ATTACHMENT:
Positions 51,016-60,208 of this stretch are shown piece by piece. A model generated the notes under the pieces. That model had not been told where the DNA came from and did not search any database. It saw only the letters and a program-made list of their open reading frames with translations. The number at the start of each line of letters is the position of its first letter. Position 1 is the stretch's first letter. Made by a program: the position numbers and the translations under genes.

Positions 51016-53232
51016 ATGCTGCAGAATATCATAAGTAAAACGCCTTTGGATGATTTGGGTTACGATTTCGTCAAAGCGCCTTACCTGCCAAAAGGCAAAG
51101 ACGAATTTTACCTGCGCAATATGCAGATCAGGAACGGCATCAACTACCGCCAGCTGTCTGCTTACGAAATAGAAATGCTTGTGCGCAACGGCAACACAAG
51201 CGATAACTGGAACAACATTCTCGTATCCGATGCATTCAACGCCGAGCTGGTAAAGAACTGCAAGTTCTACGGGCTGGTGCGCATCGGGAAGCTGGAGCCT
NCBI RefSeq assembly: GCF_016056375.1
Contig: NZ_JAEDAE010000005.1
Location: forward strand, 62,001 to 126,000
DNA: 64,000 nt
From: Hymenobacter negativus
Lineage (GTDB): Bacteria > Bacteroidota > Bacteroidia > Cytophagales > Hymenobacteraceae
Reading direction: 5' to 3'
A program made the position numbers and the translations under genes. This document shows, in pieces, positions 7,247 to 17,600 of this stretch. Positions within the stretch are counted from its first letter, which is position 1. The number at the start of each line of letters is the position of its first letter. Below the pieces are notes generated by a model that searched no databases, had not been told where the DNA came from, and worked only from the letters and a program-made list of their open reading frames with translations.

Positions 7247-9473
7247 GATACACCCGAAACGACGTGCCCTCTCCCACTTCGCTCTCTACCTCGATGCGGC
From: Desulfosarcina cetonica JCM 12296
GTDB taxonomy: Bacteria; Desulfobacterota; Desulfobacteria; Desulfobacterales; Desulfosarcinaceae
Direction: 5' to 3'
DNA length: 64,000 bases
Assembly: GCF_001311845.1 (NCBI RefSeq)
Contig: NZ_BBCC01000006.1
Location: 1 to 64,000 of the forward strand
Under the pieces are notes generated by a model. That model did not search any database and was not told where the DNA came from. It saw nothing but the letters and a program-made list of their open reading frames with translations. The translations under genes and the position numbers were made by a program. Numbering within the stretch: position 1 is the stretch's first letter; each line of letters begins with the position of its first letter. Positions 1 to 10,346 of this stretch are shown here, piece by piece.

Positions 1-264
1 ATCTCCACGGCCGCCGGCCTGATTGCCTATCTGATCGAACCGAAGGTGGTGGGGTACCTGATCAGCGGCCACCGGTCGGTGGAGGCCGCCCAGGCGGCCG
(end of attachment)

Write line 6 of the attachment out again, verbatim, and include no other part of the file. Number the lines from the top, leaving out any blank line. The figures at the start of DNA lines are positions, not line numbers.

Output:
NCBI RefSeq assembly: GCF_016056375.1